“I would like to notify you of an incident that took place during the Friday September 8,2023 Nordonia Knights football game with Patrolman Tim Ellis. During the first half of the game a woman fell on the bleachers and was laying on the decking and not moving. I was sitting three (3) rows up from her and since I am a state certified paramedic, I went down to assess her situation. During that time, I was able to conclude with her help that she did not have a medical issue but just missed the step and that caused her to fall. She also had some right knee pain from striking it on the decking. I checked for any deformity, and we talked about going to the hospital. She stated she did not want to go to the hospital. I stayed with her and talked some more to her. I found out about her medical history from not only herself but also her husband. I had noticed that patrolman Ellis had arrived on scene, and I turned to him and asked him to call the squad and tell them to bring the stair chair. At this time, she was saying that she was not going to go to the hospital. When I turned around to her again, she suddenly had a syncopal episode.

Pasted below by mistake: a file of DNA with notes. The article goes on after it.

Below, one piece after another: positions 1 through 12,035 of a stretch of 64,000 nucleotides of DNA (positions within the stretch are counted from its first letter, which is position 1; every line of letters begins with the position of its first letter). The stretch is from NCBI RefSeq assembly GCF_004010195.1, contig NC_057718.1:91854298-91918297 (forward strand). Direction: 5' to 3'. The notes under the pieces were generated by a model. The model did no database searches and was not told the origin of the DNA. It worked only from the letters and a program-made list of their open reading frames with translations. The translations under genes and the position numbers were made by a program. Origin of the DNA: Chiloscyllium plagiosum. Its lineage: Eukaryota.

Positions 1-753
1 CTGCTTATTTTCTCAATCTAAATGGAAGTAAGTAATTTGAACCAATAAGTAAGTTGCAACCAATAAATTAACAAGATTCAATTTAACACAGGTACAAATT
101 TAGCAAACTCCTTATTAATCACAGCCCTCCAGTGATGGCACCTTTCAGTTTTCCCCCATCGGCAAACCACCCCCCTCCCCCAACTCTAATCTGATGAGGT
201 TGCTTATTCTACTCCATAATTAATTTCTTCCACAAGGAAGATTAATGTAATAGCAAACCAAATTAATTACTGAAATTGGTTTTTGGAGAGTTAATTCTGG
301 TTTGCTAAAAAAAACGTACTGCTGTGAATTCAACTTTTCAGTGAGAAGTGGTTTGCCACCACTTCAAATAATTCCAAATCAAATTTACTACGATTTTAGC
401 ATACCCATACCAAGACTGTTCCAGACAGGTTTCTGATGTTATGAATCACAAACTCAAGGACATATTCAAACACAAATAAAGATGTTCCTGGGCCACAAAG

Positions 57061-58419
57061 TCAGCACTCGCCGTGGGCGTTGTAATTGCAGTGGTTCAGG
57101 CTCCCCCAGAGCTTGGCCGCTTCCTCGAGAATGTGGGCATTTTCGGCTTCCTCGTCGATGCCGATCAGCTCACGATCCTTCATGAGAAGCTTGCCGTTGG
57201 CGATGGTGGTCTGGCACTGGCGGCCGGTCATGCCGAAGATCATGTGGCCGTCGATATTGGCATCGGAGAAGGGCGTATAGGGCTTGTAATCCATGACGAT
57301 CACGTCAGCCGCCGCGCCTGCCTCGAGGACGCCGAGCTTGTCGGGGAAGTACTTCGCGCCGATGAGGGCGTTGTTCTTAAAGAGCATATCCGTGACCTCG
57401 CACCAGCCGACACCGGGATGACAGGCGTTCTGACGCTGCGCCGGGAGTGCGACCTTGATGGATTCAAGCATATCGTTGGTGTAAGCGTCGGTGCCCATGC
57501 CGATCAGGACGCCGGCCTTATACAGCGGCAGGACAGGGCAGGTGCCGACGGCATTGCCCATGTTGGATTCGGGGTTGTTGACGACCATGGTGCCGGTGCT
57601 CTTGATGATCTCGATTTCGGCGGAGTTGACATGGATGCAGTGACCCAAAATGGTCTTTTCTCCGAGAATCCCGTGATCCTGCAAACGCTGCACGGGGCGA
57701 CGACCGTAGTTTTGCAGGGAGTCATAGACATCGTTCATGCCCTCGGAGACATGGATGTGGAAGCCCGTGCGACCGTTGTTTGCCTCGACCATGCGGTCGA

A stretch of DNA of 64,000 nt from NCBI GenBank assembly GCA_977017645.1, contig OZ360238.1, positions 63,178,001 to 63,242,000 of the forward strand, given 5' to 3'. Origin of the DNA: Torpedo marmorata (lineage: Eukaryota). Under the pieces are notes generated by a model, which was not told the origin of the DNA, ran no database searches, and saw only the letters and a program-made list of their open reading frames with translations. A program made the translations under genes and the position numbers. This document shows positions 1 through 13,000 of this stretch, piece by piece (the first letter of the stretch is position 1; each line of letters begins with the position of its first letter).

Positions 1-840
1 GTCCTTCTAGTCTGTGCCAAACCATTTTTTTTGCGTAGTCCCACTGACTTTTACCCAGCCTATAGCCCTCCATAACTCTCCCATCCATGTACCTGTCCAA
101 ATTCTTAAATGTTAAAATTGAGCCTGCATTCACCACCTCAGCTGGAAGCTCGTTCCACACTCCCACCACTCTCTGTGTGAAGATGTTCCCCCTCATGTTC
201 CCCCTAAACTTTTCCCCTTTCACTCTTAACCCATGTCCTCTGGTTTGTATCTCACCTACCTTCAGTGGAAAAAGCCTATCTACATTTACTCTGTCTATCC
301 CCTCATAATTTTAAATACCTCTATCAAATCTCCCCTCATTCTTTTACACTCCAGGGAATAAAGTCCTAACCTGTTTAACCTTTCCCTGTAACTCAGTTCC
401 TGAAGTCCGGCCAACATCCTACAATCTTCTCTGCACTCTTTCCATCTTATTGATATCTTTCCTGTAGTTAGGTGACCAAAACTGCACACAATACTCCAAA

Then I knew she could be in some serious trouble. I turned to patrolman Ellis and asked him to tell them to step it up. At that point the son started to ask if the officer would clear people out. Knowing that patrolman Ellis knew me personally and knew of my training I didn’t think he was talking to me. As a certified paramedic I have a legal duty to act if the situation arises. Patrolman Ellis asked me to back up, at this time it confused me because he knew me. I told him and others that I am a paramedic and are trying to help the situation. A nurse had also come over to the scene to help me. He turned to me and in a forceful voice he said, “we are not going to have an issue with this [first name], are we?” At that point I felt like I was being threatened with possibly being arrested if I didn’t clear the scene. A second syncopal episode happened at that moment. I once again tried to tell him I had assessed the patient and had legal issues with walking away and needed to tell the squad what I knew from not only the patient, her husband, but also from bystanders. His arm was intentionally placed across my chest, and I was pushed out of the way, causing me to be removed from the situation in which I had a legal duty to act. I feel that this officer’s malfeasance could have caused more harm to the patient but also myself and bystanders. After the situation had cleared there were a lot of people saying that patrolman Ellis just stood there and did nothing and they couldn’t believe he shoved me out of the way, along with the nurse. I feel that this action could have been detrimental to the patient because the squad was not even halfway around the stadium and that he removed any care that she may have had if she needed it. We as emergency medical responders have an obligation to conserve life and alleviate any suffering that we can, even if that only means consoling a patient or family member, The patient’s and public’s interests must be above personal, corporate, or financial interests. This officer did not complete this task. There is also a moral obligation to act in my profession. This officer did nothing to help the situation. EMT’s are legally obligated to fulfill their duty to act, providing immediate medical care in emergency situations. The paramedic shall regard their responsibility to the patient as paramount and strive to preserve human life, alleviate suffering. and adhere to the principles of beneficence. These actions were not awarded to me because of the actions of this officer. A breach of duty occurs when a person’s conduct fails to meet an applicable standard of care. This was also not awarded to me due to the actions of this officer. To act morally, emergency management professional’s actions should evidence moral courage, integrity, honesty, respect, kindness, professionalism, competence, impartiality, and objectivity. The actions delineate the requisite Moral character for professional emergency management. These things did not happen. I feel that these actions along with the assault on my person need to be investigated and discipline should follow. If you go to the next home football game, I’m sure you can find many people to corroborate this summary of actions. Thank you for your attention to this matter.”